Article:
• Article
    We compared selected thermal indices in their ability to predict heat-related mortality in Prague, Czech Republic, during the extraordinary summer 2015. Relatively, novel thermal indices—Universal Thermal Climate Index and Excess Heat Factor (EHF)—were compared with more traditional ones (apparent temperature, simplified wet-bulb globe temperature (WBGT), and physiologically equivalent temperature). The relationships between thermal indices and all-cause relative mortality deviations from the baseline (excess mortality) were estimated by generalized additive models for the extended summer season (May–September) during 1994–2014. The resulting models were applied to predict excess mortality in 2015 based on observed meteorology, and the mortality estimates by different indices were compared. Although all predictors showed a clear association between thermal conditions and excess mortality, we found important variability in their performance. The EHF formula performed best in estimating the intensity of heat waves and magnitude of heat-impacts on excess mortality on the most extreme days. Afternoon WBGT, on the other hand, was most precise in the selection of heat-alert days during the extended summer season, mainly due to a relatively small number of “false alerts” compared to other predictors. Since the main purpose of heat warning systems is identification of days with an increased risk of heat-related death rather than prediction of exact magnitude of the excess mortality, WBGT seemed to be a slightly favorable predictor for such a system.
  • Article
    Long-term global gridded datasets of observed precipitation are essential for the analysis of the global water and energy cycle, its variability, and possible changes. Several institutions provide those datasets. In 2005 the Global Precipitation Climatology Centre (GPCC) published the so-called Variability Analysis of Surface Climate Observations (VASClimO) dataset. This dataset is especially designed for the investigation of temporal change and variability. To date, however, the GPCC has not published how this dataset has been produced. This paper aims to fill this gap. It provides detailed information on how stations are selected and how data are quality controlled and interpolated. The dataset is based only on station records covering at least 90% of the period 1951–2000. The time series of 9343 stations were used. However, these stations are distributed very inhomogeneously around the globe; 4094 of these stations are within Germany and France. The VASClimO dataset is interpolated from relative deviations of observed monthly precipitation, leading to considerably lower interpolation errors than direct interpolation or the interpolation of absolute deviations. The retransformation from interpolated relative deviations to precipitation is done with local long-term averages of precipitation interpolated from data of the Food and Agriculture Organization of the United Nations. The VASClimO dataset has been interpolated with a method that is based on local station correlations (LSC) that is introduced here. It is compared with ordinary kriging and three versions of Shepard's method. LSC outperforms these methods, especially with respect to the spatial maxima of interpolation errors.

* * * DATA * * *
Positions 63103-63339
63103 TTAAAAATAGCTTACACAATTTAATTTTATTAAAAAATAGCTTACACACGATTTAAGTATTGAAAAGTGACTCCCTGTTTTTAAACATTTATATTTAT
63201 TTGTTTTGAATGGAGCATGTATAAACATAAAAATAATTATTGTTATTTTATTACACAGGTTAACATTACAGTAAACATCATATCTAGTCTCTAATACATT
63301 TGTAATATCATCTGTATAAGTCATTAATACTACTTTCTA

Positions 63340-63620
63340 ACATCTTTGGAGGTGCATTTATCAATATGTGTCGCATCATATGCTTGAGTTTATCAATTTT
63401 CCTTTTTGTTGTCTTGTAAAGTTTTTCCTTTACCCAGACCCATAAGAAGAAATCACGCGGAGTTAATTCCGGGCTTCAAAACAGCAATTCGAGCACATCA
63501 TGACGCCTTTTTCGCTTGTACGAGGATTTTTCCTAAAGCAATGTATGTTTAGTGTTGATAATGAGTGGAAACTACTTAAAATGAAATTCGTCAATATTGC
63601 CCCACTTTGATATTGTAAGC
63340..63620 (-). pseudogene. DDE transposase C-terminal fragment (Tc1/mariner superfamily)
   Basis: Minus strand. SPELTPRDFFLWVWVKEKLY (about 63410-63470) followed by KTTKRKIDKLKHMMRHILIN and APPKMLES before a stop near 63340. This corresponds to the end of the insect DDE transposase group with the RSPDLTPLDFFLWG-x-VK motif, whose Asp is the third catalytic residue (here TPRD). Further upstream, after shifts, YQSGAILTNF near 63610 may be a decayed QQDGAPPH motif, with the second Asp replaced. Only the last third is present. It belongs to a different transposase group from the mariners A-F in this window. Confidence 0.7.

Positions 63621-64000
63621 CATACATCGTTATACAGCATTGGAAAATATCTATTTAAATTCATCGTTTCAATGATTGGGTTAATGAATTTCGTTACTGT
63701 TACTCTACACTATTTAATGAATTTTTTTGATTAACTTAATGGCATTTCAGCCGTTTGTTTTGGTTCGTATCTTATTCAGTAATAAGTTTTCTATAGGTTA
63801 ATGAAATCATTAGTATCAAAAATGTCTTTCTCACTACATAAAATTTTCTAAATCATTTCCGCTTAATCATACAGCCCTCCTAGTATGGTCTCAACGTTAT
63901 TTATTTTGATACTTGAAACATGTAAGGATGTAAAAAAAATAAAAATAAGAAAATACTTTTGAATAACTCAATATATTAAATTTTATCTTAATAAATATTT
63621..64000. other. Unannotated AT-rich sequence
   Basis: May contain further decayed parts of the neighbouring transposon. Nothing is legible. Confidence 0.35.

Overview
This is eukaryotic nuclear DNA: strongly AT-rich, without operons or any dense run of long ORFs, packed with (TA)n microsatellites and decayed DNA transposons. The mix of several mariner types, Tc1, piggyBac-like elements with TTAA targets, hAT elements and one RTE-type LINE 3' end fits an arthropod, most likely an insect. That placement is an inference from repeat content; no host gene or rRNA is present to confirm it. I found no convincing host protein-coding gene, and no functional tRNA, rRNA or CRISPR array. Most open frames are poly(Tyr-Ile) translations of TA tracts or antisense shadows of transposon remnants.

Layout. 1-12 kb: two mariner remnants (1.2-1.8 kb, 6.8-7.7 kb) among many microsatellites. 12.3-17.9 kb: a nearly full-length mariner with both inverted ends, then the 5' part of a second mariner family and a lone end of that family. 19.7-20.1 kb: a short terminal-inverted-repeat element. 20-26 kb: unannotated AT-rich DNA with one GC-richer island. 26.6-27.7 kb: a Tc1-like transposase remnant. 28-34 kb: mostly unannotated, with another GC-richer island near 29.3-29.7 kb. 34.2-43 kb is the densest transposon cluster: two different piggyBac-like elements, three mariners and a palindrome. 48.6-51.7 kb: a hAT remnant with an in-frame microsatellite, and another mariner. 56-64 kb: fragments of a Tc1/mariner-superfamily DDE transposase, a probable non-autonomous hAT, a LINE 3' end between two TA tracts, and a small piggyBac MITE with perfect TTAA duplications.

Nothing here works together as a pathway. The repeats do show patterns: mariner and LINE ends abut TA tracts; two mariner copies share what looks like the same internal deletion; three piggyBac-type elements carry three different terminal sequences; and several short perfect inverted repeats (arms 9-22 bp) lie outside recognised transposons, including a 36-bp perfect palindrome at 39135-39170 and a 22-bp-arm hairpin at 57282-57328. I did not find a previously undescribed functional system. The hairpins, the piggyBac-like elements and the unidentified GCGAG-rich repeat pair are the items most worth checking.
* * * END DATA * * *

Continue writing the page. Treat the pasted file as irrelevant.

• Article
    In this paper attempts are made to trace the ways in which climates were shown on maps of the world beginning with the Greek philosopher Pythagoras and ending with Koeppen. Much of the information was obtained by examining original maps in the Clements Library of the University of Michigan. It is concluded that the most-used climate classification of climates today, that of Koeppen, derives from the five climate zones of the ancient Greeks and that the world is ready for a new classification.
  • Article
    A database of monthly climate observations from meteorological stations is constructed. The database includes six climate elements and extends over the global land surface. The database is checked for inhomogeneities in the station records using an automated method that refines previous methods by using incomplete and partially overlapping records and by detecting inhomogeneities with opposite signs in different seasons. The method includes the development of reference series using neighbouring stations. Information from different sources about a single station may be combined, even without an overlapping period, using a reference series. Thus, a longer station record may be obtained and fragmentation of records reduced. The reference series also enables 1961–90 normals to be calculated for a larger proportion of stations. The station anomalies are interpolated onto a 0.5° grid covering the global land surface (excluding Antarctica) and combined with a published normal from 1961–90. Thus, climate grids are constructed for nine climate variables (temperature, diurnal temperature range, daily minimum and maximum temperatures, precipitation, wet-day frequency, frost-day frequency, vapour pressure, and cloud cover) for the period 1901–2002. This dataset is known as CRU TS 2.1 and is publicly available (http://www.cru.uea.ac.uk/). Copyright